The tip of the much-battered stylus useful for websites presenting tiny phone-hostile buttons appeared in the laundry basket, narrowly avoiding a trip through the washer. The shell’s original all-around swaging had evidently loosened enough to release the tip, so I applied a hammer and punch:

Screen stylus tip restaking
Screen stylus tip restaking

The punch mark (with another on the opposite side) is barely visible, but holds the tip securely in place. Next time I may need more hammer.

Huion H610Pro (V2) Tablet vs. USB 3.0

For reasons that surely made sense at the time, the Huion H610Pro (V2) tablet can recognize when it’s connected to an Android device’s USB port and enter a special mode where the stylus only responds in a phone-shaped portrait rectangle over on the left side:

Huion H610Pro (V2) Tablet - Android layout
Huion H610Pro (V2) Tablet – Android layout

There’s a Vulcan Nerve Pinch button push to force the tablet into Android mode if it doesn’t automagically get there on its own, but AFAICT there’s no way to force it out of Android mode.

It’s a USB 2.0 device, but I had plugged it into a USB 3.0 port on my desktop box, whereupon it would enter Android mode on pretty nearly every boot. The only way to coerce it back into normal mode was to unplug it, replug it, then manually run the xsetwacom incantation to restrict the coordinates to the portrait monitor.

I just discovered it works perfectly when plugged into one of the few USB 2.0 ports on the box.

Apparently, USB 3.0 ports keep the thing powered all the time, whereupon it doesn’t see the proper sequence of events (or, perhaps, sees the Android sequence) during the next boot. USB 2.0 ports don’t do that and it works fine all the time.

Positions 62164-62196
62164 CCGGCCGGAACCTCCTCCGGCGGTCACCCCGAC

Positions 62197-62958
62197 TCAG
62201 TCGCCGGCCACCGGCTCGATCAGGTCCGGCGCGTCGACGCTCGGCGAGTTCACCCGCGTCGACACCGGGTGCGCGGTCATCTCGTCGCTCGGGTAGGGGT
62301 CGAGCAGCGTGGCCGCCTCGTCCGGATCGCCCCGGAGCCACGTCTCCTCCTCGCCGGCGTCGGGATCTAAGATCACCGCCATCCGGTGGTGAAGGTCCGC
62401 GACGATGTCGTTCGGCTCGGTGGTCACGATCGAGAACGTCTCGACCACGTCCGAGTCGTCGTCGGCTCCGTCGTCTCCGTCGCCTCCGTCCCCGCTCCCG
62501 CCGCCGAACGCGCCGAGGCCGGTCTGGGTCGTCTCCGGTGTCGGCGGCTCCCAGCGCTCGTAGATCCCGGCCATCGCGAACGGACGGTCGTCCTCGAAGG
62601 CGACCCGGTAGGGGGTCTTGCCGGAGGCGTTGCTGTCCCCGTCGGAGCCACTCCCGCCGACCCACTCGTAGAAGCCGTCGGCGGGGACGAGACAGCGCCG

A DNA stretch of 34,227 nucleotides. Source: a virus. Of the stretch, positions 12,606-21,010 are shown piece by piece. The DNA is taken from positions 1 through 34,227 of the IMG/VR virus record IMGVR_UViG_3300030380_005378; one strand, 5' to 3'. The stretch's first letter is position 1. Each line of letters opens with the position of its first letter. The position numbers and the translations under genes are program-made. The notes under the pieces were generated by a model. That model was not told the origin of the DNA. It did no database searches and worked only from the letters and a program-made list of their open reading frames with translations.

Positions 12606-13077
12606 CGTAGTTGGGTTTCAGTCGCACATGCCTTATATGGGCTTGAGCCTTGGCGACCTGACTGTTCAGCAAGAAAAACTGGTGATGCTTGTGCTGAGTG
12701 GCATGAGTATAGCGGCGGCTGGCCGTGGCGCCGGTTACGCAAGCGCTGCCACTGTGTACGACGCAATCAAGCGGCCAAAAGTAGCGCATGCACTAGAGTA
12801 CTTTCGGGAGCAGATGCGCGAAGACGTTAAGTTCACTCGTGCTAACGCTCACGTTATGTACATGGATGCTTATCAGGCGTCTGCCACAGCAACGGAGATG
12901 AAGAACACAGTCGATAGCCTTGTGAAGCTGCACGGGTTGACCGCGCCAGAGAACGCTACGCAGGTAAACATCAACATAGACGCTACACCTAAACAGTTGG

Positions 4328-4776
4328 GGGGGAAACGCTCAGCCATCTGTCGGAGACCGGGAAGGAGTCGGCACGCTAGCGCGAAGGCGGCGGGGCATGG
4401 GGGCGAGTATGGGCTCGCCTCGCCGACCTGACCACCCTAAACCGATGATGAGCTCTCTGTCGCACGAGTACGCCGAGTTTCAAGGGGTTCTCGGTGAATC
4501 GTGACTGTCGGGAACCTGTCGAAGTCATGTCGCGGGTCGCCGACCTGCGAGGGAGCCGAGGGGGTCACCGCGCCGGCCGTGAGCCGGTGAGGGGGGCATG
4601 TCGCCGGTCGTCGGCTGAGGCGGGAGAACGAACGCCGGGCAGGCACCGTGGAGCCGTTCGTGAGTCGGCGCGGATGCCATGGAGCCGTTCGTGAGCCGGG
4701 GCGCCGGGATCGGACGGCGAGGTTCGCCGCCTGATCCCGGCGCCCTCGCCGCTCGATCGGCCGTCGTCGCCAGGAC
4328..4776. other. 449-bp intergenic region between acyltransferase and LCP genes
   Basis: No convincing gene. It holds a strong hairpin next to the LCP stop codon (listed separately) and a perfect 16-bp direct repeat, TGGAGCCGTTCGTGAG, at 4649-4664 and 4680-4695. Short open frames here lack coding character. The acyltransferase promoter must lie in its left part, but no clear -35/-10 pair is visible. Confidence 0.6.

Much better!

Pixel 3a Screen Protector FTW!

Despite carrying a glass-fronted gadget in my pocket for most of the past two decades, this is the first time I’ve done this:

Pixel 3a screen protector - as broken
Pixel 3a screen protector – as broken

Turns out you can’t trust a rolling seat on a slightly unlevel surface, as shifting your weight can let the thing roll out from under you with no warning. If you’re taking a picture at the same time, the phone reaches the impact point before your hand: even a nice case with bumpers all around won’t be quite enough protection.

I was tempted to leave it un-fixed as a constant reminder to not do that again, but the broken glass was rough to the touch and interfered with Android’s swipe-upward gestures.

Fortunately, the tempered-glass screen protector absorbed the energy without damage to the actual screen:

Pixel 3a screen protector - sidelit
Pixel 3a screen protector – sidelit

A thin plastic layer holds the protector’s fragments together; I hadn’t known it was a two-layer structure.

Being that type of guy, I had a spare protector in a desk drawer and managed to apply it without trapping any bubbles or fuzz underneath.

Finding & Copying Only The New Music Files

Given a collection of music files in various subdirectories, find all the mp3 files that aren’t in the target directory and copy them. The only catch: don’t use rsync, because the target directory is on a Google Pixel phone filesystem which doesn’t support various attributes required by rsync.

The solution goes like this:

cd /mnt/music/Netlabel Mixes
sudo jmtpfs /mnt/pixel -o allow_other,fsname="Pixel"
find . -name \*mp3 -execdir test ! -e  /mnt/pixel/Internal\ shared\ storage/Music/Netlabel/\{\} \; -execdir cp -v -t /mnt/pixel/Internal\ shared\ storage/Music/Netlabel/ \{\} \;
sudo umount /mnt/pixel

The trick is remembering the second execdir operation in find happens only if the first succeeds, so the cp runs when the target file doesn’t exist.

All the backslash escaping gets tedious, but it’s the least awful way to get the job done when the directories contain blanks, which is true for the default directory structure inside the Pixel.

Your choice in music will surely be different …